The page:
Florin Purcarea¹, Adrian Negoita¹, Marin Postu¹
1 “Prof. Dr. C.C. Iliescu” Institute of Emergencies for Cardiovascular Diseases, Bucharest, Romania
Abstract: Myocardial infarction with normal coronary arteries is a syndrome resulting from numerous conditions but the exact cause in a majority of the patients remains unknown. Cigarette smokers and cocaine users are more prone to develop this condition. The possible mechanisms causing myocardial infarction with normal coronary arteries are hypercoagulable states, coronary embolism, an imbalance between oxygen demand and supply, intense sympathetic stimulation, non-atherosclerotic coronary diseases, coronary trauma, coronary vasospasm and endothelial dysfunction. It primarily affects younger individuals and the clinical presentation is similar to that of myocardial infarction with coronary atherosclerosis. Coronary vasospasm can be a cause of life-threatening arrhythmias and cardiac arrest in patients with acute coronary syndrome and no hemodynamically signifi cant coronary artery disease.
Keywords: myocardial infarction, vasospasm, normal coronary arteries, cardiac arrest
We present a case of a 59-year-old man, smoker, without any relevant medical history, who described intermittent chest pain at rest for 2 hours. The ambulance found the patient at home in cardiac arrest with ventricular fibrillaton on ECG and he was resuscitated after 20 minutes. Post resuscitation ECG showed sinus rhythm, AV=90 bpm, 2 mm ST elevation in avR, DIII and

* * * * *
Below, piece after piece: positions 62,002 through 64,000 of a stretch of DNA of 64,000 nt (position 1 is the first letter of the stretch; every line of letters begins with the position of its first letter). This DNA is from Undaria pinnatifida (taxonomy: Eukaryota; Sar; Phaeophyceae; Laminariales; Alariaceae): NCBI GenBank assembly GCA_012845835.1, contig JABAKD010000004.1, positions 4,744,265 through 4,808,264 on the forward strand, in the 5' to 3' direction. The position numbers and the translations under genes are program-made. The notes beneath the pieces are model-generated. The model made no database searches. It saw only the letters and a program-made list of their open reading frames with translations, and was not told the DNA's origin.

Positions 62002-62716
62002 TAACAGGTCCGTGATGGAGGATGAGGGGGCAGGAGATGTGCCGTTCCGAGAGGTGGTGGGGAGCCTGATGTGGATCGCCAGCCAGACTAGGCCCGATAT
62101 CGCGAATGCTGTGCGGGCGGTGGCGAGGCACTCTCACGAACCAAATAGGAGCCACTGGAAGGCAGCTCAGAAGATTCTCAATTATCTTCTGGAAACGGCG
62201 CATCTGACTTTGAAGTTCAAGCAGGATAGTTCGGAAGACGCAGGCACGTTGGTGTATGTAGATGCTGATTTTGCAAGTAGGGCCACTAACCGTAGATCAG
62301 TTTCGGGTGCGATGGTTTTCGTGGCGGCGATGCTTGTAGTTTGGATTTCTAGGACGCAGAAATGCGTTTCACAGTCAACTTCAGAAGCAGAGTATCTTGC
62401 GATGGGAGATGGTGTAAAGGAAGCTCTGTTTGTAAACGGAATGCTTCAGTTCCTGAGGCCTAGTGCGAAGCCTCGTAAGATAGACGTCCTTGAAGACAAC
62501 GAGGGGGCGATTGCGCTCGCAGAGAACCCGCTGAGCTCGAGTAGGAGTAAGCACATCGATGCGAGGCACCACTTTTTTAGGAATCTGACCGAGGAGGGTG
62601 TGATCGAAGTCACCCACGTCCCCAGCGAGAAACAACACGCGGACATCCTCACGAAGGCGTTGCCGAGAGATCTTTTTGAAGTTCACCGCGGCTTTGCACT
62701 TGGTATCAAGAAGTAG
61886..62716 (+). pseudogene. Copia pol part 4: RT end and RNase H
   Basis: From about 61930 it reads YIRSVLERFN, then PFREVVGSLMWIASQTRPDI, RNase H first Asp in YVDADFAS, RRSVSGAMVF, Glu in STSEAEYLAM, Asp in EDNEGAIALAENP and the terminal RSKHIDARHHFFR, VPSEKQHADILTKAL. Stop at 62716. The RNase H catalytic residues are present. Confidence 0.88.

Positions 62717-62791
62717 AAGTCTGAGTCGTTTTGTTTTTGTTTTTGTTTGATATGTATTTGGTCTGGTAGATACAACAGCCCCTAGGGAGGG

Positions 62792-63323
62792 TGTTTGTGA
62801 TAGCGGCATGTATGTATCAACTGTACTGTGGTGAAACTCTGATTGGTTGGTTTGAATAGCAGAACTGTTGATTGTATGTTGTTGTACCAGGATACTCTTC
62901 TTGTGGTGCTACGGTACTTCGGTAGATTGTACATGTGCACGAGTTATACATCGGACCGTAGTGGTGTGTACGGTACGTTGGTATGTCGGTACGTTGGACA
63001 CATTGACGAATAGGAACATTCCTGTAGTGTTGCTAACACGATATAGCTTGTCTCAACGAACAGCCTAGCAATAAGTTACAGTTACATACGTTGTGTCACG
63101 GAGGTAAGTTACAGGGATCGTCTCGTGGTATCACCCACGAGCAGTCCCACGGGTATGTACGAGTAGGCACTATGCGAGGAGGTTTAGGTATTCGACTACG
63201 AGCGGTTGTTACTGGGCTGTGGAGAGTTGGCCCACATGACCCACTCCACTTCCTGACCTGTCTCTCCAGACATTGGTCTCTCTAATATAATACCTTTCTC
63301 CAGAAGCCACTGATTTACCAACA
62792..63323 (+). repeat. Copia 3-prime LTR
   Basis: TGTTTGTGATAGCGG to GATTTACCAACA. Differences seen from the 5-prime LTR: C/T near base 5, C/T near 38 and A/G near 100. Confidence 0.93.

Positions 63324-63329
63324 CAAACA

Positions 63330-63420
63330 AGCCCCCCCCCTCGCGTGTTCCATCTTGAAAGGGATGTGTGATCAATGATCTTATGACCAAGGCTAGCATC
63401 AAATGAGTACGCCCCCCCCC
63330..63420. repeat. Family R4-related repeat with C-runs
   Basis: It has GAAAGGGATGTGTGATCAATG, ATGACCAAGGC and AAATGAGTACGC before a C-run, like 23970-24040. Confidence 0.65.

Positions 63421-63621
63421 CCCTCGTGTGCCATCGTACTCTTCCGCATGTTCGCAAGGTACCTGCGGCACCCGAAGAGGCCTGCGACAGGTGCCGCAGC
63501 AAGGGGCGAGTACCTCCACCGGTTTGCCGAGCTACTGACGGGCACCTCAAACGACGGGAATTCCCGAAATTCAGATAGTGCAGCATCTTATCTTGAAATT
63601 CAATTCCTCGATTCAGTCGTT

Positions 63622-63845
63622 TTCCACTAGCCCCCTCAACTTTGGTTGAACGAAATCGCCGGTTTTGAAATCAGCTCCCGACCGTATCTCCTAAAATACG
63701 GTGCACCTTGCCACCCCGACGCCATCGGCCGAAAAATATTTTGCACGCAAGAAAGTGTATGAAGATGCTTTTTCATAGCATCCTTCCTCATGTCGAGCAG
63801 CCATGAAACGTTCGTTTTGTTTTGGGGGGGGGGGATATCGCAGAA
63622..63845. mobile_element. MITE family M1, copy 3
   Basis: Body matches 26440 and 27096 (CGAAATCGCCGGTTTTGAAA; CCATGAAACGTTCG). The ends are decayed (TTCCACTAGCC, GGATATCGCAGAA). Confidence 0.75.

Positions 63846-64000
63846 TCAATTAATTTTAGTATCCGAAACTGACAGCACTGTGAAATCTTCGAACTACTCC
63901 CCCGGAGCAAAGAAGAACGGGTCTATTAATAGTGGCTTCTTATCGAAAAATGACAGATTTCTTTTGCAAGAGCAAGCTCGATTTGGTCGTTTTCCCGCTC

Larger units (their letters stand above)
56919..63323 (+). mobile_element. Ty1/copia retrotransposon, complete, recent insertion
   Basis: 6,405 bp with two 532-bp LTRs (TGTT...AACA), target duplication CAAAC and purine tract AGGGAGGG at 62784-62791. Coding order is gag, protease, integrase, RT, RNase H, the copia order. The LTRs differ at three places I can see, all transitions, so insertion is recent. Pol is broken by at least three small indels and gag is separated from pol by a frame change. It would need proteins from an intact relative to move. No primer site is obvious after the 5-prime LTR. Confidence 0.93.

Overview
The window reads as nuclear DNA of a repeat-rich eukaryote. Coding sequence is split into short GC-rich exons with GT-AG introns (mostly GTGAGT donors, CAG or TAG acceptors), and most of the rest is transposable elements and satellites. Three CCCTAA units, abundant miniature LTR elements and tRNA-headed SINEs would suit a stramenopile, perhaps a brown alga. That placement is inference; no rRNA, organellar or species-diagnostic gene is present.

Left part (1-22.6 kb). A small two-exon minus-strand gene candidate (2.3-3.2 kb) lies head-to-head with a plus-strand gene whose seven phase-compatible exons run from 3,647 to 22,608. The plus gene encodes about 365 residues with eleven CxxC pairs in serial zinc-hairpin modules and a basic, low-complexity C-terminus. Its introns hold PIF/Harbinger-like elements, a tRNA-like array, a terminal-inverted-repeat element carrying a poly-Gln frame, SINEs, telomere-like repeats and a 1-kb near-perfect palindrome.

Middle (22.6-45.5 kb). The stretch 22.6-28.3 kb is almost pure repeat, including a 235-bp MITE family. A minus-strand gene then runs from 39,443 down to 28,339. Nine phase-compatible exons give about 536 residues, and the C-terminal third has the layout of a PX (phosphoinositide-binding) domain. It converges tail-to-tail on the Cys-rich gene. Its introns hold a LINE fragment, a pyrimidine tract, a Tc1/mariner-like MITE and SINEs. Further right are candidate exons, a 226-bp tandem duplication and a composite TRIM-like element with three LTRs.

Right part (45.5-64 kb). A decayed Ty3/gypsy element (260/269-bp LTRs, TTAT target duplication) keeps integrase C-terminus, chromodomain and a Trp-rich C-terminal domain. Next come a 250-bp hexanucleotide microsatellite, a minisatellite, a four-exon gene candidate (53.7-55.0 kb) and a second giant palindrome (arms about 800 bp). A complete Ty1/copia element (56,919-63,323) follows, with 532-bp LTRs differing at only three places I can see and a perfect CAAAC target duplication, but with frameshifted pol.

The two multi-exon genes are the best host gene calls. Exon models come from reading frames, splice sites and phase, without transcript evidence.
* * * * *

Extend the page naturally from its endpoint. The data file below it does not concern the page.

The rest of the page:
right precordial leads and 1 mm ST segment depression in DI, AVL, V5,V6 (Figure 1). At hospital the pacient was mechanically ventilated, blood pressure was 90/60 mmHg with inotropic support. The ECG was repeted at the emergency room and the ST segment modifications disappeared (Figure 2). Echocardiography showed a mild left ventricular dysfunction – LVEF=50%, inferior
wall hypokinesia, type I diastolic dysfunction, mild mitral regurgitation, normal right ventriculat function. Cardiac troponin was elevated 1.3 ng/ml. The pacient had very-high-risk crietria like hemodynamic instability with life-thereatening arrhytmias and resuscitated cardiac arrest with intermittent ST-elevation. He recived dual antiplatelet therapy and was transferred in the cath lab for emergency coronarography. The first injection in left main showed diffuse severe coronary spasm with occlusion at distal left anterior descending artery and left circumflex artery (Figure
3A,B). After intracoronary nitoglycerine injection, the spasm disappeared and the left coronary artery opened, with normal fl ow (TIMI-3) distally (Figure 4A,B). We didn’t saw hemodynamically significant coronary artery lesions, except a myocardial bridge in the second LAD segment with 40% systolic compression.
Figure 1. Ambulance ECG – sinus rhythm, AV=90 bpm, 2 mm ST elevation in avR, DIII and right precordial leads and 1 mm ST segment depression in DI, AVL, V5,V6.
Figure 2. Hospital ECG – sinus rhythm, AV=90 bpm and the ST segment modifications disappeared.
Figure 3. First injection in left coronary artery – severe difusse vasospasm with distally left anterior descending artery and circumglex artery occlusion.
Figure 4. After intracoronary nitoglycerine injection, the spasm disappeared and the left coronary artery opened, with normal flow (TIMI-3) distally.
Figure 5. Injection in the right coronary artery showed acute occlusion in the first segment, distal flow TIMI 0-1.
Figure 6. After intracoronary nitoglycerine injection, the spasm disappeared and the right coronary artery opened, with normal flow (TIMI-3) distally.